One of the most impressive features of Vainglory is its artwork, which is produced by a team directed by Carlo "Chainsaw" Arellano. Players are also invited to guide the development of Vainglory by interacting with the Developers through Livestreams on Twitch.[10]

Update 2.8 (September 2017) adds Keyboard and Mouse support in addition to Samsung's partnership with SEMC for Samsung DeX, a docking station for Samsung S8/S8+/Note 8 to connect listed device to a PC.[11]

SEMC announced in early 2017 that a 5v5 mode was under development. The mode was released on February 13 of 2018.[12]

A desktop port of the game is under development.[13]


Aggregate score
Review scores
Pocket Gamer7/10[6]
TouchArcade     [2]

The game received "generally favorable" reviews, according to video game review score aggregator Metacritic.[7] Reviewers praised the game's graphics, characters, and level design, but criticized its lack of team communication features.[3][6] While IGN's Mitch Dyer wrote the game was accessible to newcomers,[3] Matt Thrower of Pocket Gamer felt otherwise.[6] The Guardian named Vainglory the "best" iOS game of 2014.[14] The game was one of ten Apple Design Award recipients in 2015.[15]

Matt Thrower of Pocket Gamer noted how the PC-based MOBA genre has had issues adapting its precise controls to the mobile platform, but that Vainglory trimmed features in the right areas.[6] IGN's Mitch Dyer wrote that the game was its own "scaled down, rather than scaled back" version of the MOBA genre, and not an attempt to "approximate" League of Legends and Dota 2 experiences for mobile devices.[3] Dyer praised the game's character and map detail, and wrote that all ten of the heroes had "fun" designs and were enjoyable to play.[3] Thrower felt similarly about its graphics as most reviewers did.[6] Dyer praised the iPad controls, but felt "cramped" on the iPhone 6 Plus.[3] TouchArcade's Ford described the controls as "flawless" and felt that the game's tutorial was among the best he had seen in iOS MOBAs.[2] He added that he considered the game's in-app purchases "very fair" and not "pay-to-win".[2]

IGN's Dyer reported his games to be about 21 minutes in length and noticed that they tended to snowball out of balance by the time the Kraken creature appears at the 15-minute mark. Dyer added that the advantages of in-person team communication made games feel "lopsided".[3] Pocket Gamer's Thrower wrote that the game's "depth" was in learning how to use the individual characters, and that beginners were subject to an "impenetrable learning curve", especially without organized teams.[6] Ford of TouchArcade said his only issue was with players leaving their play session while the game was still in action, but felt this was mitigated by the game's "Karma" matchmaking system.[2] Ford otherwise reported that Vainglory played well as a whole as "probably the best MOBA on iOS".[2]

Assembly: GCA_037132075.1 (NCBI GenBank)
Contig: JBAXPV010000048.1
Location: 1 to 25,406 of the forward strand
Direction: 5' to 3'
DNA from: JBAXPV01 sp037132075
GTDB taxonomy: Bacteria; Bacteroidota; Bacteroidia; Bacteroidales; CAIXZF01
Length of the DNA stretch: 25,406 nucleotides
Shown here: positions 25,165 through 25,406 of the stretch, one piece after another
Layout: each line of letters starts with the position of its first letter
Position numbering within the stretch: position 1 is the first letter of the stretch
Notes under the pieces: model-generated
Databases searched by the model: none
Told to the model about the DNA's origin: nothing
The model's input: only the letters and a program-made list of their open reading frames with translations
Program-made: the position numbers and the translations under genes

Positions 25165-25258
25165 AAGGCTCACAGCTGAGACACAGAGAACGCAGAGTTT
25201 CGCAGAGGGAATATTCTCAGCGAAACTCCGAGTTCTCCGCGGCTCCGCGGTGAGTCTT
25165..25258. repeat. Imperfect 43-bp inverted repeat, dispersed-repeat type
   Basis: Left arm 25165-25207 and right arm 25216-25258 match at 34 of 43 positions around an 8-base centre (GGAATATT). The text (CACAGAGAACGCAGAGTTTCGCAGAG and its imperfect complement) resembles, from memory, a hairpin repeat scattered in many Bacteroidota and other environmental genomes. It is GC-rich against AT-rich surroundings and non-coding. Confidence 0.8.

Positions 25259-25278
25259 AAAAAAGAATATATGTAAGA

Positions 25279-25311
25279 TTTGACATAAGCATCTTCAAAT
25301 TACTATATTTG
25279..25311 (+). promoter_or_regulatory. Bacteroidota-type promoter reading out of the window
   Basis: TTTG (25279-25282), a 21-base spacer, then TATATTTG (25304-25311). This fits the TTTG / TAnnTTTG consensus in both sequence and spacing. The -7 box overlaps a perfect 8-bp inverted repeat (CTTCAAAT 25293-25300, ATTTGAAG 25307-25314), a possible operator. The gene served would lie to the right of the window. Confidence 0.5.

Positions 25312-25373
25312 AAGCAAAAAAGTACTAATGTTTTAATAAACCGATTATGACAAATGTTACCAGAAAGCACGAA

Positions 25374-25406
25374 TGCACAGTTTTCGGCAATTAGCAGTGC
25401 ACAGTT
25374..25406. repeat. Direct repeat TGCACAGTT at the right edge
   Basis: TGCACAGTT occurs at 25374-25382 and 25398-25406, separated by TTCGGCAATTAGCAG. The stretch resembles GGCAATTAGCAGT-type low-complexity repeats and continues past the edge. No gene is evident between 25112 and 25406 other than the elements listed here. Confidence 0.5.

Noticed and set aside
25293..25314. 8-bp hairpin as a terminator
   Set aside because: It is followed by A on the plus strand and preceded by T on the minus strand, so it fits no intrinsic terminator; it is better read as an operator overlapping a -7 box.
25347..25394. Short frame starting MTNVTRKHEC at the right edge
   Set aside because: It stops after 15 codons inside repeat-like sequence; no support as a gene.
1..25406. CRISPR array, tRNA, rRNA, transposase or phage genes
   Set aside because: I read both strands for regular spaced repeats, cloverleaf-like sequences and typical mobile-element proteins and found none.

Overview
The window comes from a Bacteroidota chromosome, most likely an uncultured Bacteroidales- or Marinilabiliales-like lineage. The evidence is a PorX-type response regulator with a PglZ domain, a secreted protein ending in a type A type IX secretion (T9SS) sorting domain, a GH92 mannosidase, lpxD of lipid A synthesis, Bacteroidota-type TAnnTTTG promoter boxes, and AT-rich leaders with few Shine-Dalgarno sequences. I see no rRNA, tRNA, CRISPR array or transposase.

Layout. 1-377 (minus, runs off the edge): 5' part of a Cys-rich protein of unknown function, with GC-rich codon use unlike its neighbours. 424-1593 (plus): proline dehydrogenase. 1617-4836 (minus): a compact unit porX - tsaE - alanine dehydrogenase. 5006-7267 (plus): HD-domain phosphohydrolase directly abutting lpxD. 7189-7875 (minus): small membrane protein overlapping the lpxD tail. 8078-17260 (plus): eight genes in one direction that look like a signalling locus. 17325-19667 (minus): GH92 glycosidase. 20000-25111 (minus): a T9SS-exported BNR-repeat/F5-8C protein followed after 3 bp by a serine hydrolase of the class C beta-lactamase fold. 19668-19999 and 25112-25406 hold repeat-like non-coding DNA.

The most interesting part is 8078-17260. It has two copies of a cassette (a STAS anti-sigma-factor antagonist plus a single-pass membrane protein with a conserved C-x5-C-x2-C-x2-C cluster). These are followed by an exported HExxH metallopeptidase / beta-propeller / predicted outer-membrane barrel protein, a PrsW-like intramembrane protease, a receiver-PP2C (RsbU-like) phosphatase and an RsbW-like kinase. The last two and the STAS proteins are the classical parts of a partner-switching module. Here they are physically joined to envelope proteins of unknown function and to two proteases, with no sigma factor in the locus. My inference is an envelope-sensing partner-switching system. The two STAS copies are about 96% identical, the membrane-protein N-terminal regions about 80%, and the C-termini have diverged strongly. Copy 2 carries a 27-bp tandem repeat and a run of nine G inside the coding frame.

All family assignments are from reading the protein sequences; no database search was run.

1. ^ a b McWhertor, Michael (September 9, 2014). "This is the game Apple used to show off iPhone 6". Polygon. Vox Media. Archived from the original on September 10, 2014. Retrieved September 9, 2014. 
  2. ^ a b c d e f g h Ford, Eric (November 20, 2014). "'Vainglory' Review – Portable MOBA Magic". TouchArcade. Retrieved December 11, 2014. 
  3. ^ a b c d e f g h i j k Dyer, Mitch (December 10, 2014). "Vainglory Review". IGN. Ziff Davis. Archived from the original on December 11, 2014. Retrieved December 11, 2014. 
  4. ^ a b c d e f g h Corriea, Alexa Ray (June 5, 2014). "Vainglory: Former EA Digital head wants to reinvent the LAN party with a new tablet MOBA". Polygon. Vox Media. Retrieved December 11, 2014. 
  5. ^ "Heroes Archive - Vainglory". Vainglory. 
  6. ^ a b c d e f g h i Thrower, Matt (November 18, 2014). "Vainglory review". Pocket Gamer. Steel Media. Retrieved December 11, 2014. 
  7. ^ a b c "Vainglory Critic Reviews for iPhone/iPad". Metacritic. CBS Interactive. Retrieved December 11, 2014. 
  8. ^ "VAINGLORY SUMMER 2017 SEASON KICKS OFF TOMORROW ALONGSIDE UPDATE 2.6". Super Evil Megacorp. Retrieved 2017-09-10. 
  9. ^ Dunsmore, Kevin (March 5, 2015). "Vainglory Brings the MOBA Experience to Android Today". Hardcore Gamer. Retrieved March 6, 2015. 
  10. ^ Vainglory Casual (January 16, 2015). "(1/16/15) Dev Livestream - Now with more ChainSAW - Part 1" – via YouTube. 
  11. ^ "Vainglory to Introduce Mouse and Keyboard Support with Samsung DeX". Super Evil Megacorp. Retrieved 2017-09-10. 
  12. ^ Fahey, Mike. "Mobile MOBA Vainglory Upgrades To 5V5 Next Week". Kotaku. Retrieved 10 February 2018. 
  13. ^ Filippidis, Katrina. "Mobile MOBA 'Vainglory' is coming to PC". Engadget. Retrieved 16 September 2018. 
  14. ^ Dredge, Stuart (December 23, 2014). "The best iPhone and iPad games of 2014". The Guardian. Guardian Media Group. Archived from the original on January 12, 2015. Retrieved January 11, 2015. 
  15. ^ Sarkar, Samit (June 9, 2015). "Apple Design Awards 2015 honor seven games, including Crossy Road and Vainglory". Polygon. Vox Media. Archived from the original on June 10, 2015. Retrieved June 10, 2015.